Counter-terrorism efforts have produced limited results – Osama Bin Laden remains at large in Pakistan. Stephen P. Cohen explained that, “Administration officials have gloated that they coerced Pakistan into signing on to the ill-named war on terrorism. In return, Islamabad played a double game regarding its participation in this struggle.” Cohen added, “Its intelligence services supported the Taliban, while only reluctantly going after the al Qaeda forces embedded in Pakistan’s Federally Administered Tribal Areas (FATA). The failure to round up the Taliban leadership was a matter of state policy: the Pakistan army still regards India as its major threat, and the Taliban are used to counterbalance Indian influence in Afghanistan.” [Brookings Institution, 11/05/07]

Pakistan has served as a safe haven for the Taliban – undermining efforts in Afghanistan. The New York Times explained that “The overwhelming consensus in Afghanistan, including among foreign diplomats and members of Mr. Karzai’s administration, is that Pakistan is orchestrating, or at least turning a blind eye, to the campaign against Afghanistan to keep the country unstable, and to retain influence through its clients.” Newsweek quoted a Taliban commander in Pakistan “Until I return to fight (in Afghanistan), I”ll feel safe and relaxed here.” [NY Times, 9/06/06. Newsweek, 10/29/07]


The US should distance itself from Musharraf and show strong support for the establishment of the rule of law and the holding of free and fair elections. The New York Times editorial board argues that, “Were Washington now to begin distancing itself from the general, it would greatly encourage civic-minded Pakistanis to step up the pressure for free national elections… The United States should be supporting these efforts, not continuing to make excuses for General Musharraf.” Thomas Pickering, Carla Hills, and Morton Abramowitz explain that, “Poll after poll has found that if fair and free elections were held under constitutional protections and monitored by national and international observers, the result would be a moderate, pro-Western, anti-extremist government in Pakistan.” The best hope for minimizing the influence of extremists, explains the New York Times, “lies not in heating the pressure cooker of repression, but in promoting the earliest possible democratic elections.” [New York Times, 6/11/07. Washington Post, 11/13/07]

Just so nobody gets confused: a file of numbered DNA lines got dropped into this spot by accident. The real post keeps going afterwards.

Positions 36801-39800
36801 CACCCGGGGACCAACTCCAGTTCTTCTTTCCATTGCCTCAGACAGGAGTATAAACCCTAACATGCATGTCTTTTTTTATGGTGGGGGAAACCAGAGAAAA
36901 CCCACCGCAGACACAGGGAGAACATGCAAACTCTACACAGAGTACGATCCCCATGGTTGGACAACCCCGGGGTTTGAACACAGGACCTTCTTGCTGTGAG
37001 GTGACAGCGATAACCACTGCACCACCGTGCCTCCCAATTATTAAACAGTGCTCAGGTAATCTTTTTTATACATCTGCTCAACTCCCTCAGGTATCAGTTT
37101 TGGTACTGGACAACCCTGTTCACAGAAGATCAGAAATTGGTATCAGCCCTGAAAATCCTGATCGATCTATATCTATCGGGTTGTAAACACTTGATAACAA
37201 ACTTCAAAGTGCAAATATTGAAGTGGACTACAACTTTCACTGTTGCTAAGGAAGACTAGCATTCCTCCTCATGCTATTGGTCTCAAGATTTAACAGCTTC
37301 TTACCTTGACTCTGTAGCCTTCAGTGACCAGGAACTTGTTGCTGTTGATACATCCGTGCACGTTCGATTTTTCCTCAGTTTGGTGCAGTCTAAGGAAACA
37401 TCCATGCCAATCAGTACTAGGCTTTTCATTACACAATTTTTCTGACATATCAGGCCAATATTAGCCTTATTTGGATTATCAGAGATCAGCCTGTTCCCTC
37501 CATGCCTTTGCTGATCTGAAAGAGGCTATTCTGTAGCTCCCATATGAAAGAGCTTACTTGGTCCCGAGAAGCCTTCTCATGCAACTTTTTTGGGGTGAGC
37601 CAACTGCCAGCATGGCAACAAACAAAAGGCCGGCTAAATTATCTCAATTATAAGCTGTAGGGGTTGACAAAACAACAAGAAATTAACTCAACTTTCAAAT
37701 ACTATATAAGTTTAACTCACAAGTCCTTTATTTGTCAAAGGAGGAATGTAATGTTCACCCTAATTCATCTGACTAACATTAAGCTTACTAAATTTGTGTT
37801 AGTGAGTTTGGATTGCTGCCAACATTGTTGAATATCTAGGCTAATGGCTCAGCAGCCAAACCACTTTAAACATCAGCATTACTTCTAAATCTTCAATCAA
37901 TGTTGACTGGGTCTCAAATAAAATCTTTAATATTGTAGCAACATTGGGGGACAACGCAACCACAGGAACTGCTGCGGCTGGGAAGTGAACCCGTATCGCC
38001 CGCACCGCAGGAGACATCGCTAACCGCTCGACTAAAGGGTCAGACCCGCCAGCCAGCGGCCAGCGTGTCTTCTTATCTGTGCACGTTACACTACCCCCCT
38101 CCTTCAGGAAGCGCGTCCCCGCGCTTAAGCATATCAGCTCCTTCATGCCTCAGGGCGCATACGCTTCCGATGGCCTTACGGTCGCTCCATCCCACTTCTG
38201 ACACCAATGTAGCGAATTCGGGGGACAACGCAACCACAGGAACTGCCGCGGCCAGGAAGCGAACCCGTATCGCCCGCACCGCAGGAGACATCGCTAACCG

Make foreign assistance to Pakistan accountable. Much of US security funding to Pakistan has gone to military purchases that are irrelevant to Pakistan’s counter terrorism efforts. US funding has often gone to military purchases of little utility to Pakistan’s counter-terrorism efforts. The US should condition and target its assistance to Pakistan in ways that ensure US assistance is directed at counter-terrorism activities by the Pakistani military, as well as efforts that help the Pakistani public through promoting democracy and alleviating poverty. Senator Joseph Biden, Chairman of the Senate Foreign Relations Committee, suggested that the US should take its $1.5 billion annual funding and “Instead of funding military hardware, it would build schools, clinics, and roads.” Senator Biden also said he would also create a “democracy dividend” of $1 billion, for the first year of democratic rule. [Washington Post 11/8/07]

Reach out to civil society. Mahnaz Ispahani writes in the Wall Street Journal, “Besides an announced public diplomacy event—where Mr. Bush may rightly bask in the prompt and generous American response to the devastating October 8 earthquake—we have not had any advance news of specific meetings between Mr. Bush and leaders of civil society groups, political parties, the new generation of business people, parliamentarians, women’s groups, educators or students. Yet these nonmilitary institutions and leaders might get a hearing, too.” [WSJ, 3/03/06]